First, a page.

Dry eye affects us emotionally too – get it under control
If you are suffering from dry eye you will be all too familiar with the symptoms of dry, sore, red, watery or tired eyes, you may also be getting tired of looking and feeling less than your best. So it might not be a surprise to hear the news that according to an article published in the European Journal of Ophthalmology the level of depression in dry eye patients may be as high as 40%. As well as depression 39% of those experiencing dry eye symptoms also reported anxiety, this was x2.3 higher than non-dry eye control groups. Figures like these are a cause for concern and a call out to those experiencing dry eye to take action.
Dry eye needs to be taken seriously
Dry eye is one of the most common eye conditions in the world, to such an extent that it is now on the radar of the World Health Organisation (WHO). The WHO have called for dry eye not to be overlooked because as a chronic progressive condition if left untreated it will only get worse – leading to impacted physical and mental health.
But it is complicated
The link between dry eye disease and mental health is well established but the relationship is not fully understood. Some studies suggest the increased in depression and anxiety is due to the dry eye symptoms but other studies have reported people with depression are more likely not to cope with dry eye and are therefore, more likely to complain of their dry eye condition. This study concluded that the use of antidepressants should be considered in the diagnosis of dry eye. Whichever way the relationship works one thing is clear to the Dry Eye Zone – everything will be a whole lot better if dry eye is effectively managed.
Dry Eye reduces self-confidence
The findings from a series of focus groups among dry eye sufferers was published in the Journal of Investigative Ophthalmology & Visual Science. The researchers concluded that dry eye has a significant impacts on your quality of life, affecting areas such as work life, relationships, social life, and emotional well-being. The discussions found that women were particularly affected due to not being able to wear make-up and contact lenses. If your eyes are not looking and feeling their best it is easy to understand why your confidence could be affected. This is why the Dry Eye Zone has sourced dry eye friendly make-up and provides advice to contact lens wearers to help achieve longer more comfortable wearing times.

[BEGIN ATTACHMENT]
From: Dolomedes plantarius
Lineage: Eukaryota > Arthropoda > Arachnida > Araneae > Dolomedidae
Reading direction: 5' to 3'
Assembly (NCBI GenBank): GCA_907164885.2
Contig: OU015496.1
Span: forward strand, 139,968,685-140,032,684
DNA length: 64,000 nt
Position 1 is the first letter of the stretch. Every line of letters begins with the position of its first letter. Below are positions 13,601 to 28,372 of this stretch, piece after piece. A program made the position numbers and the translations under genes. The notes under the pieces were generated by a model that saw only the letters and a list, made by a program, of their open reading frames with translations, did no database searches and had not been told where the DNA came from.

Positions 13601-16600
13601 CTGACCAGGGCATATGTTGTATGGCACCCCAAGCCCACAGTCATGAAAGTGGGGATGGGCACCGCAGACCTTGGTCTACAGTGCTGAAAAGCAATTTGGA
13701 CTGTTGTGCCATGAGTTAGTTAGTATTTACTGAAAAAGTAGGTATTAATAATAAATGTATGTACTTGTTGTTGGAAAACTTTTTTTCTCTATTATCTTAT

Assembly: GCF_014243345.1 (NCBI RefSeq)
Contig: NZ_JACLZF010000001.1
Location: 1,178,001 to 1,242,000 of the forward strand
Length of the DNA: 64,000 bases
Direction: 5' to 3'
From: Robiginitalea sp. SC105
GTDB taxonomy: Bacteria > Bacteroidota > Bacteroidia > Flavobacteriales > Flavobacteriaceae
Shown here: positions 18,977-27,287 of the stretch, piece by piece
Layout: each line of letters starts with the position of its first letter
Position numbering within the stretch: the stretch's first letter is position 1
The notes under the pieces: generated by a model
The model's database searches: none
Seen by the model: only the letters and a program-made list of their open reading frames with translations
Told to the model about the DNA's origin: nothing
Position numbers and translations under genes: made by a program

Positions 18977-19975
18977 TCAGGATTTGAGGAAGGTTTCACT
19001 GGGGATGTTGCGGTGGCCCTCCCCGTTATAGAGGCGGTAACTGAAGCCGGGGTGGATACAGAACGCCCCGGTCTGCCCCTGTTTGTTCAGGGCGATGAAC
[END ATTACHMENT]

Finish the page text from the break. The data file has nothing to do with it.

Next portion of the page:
Top-tips from the Dry Eye Zone on how to manage your dry eye symptoms
The number one tip to get your dry eye under control, if you have not already done so, is to book an appointment with your eye care professional. Many independent practitioners with a special interest in dry eye run dedicated clinics – but you will need to book as demand can be high.
While you wait for that appointment the Dry Eye Zone would advise you make sure your dry eyes are well hydrated using a preservative free dry eye drop such as HydraMed. These eye drops will help to keep your eyes moist and comfortable. But do not wait for dry eye symptoms to start before reaching for your eye drops, instead use them regularly throughout the day and especially when you are in a drying environment.
If you are experiencing dry eye symptoms then you should ask the advice of your eye care professional. Why not book your next eye examination with an independent optician today.
Basilious A, Xu CY, Malvankar-Mehta MS. Dry eye disease and psychiatric disorders: A systematic review and meta-analysis. Eur J Ophthalmol. 2022 Jul;32(4):1872-1889. doi: 10.1177/11206721211060963. Epub 2021 Dec 22. PMID: 34935549; PMCID: PMC9297048.
Wen, W., Wu, Y., Chen, Y., Gong, L., Li, M., Chen, X., Yan, M., Xiao, Z. and Sun, X., 2012. Dry eye disease in patients with depressive and anxiety disorders in Shanghai. Cornea, 31(6), pp.686-692.
P Mertzanis; K Venkataraman; C Begley; R Chalmers; L Abetz. The Impact of Dry Eye on Daily Life: Results from a Qualitative Study. Investigative Ophthalmology & Visual Science December 2002, Vol.43, 74.
He Q, Chen Z, Xie C, Liu L, Yang H, Wei R. Relationship Between Dry Eye Disease and Emotional Disorder: The Mediating Effect of Health Anxiety. Front Public Health. 2022 Feb 28;10:771554. doi: 10.3389/fpubh.2022.771554. PMID: 35296049; PMCID: PMC8918502.
Guo OD LW, Akpek E. The negative effects of dry eye disease on quality of life and visual function. Turk J Med Sci. 2020 Nov 3;50(SI-2):1611-1615. doi: 10.3906/sag-2002-143. PMID: 32283910; PMCID: PMC7672346.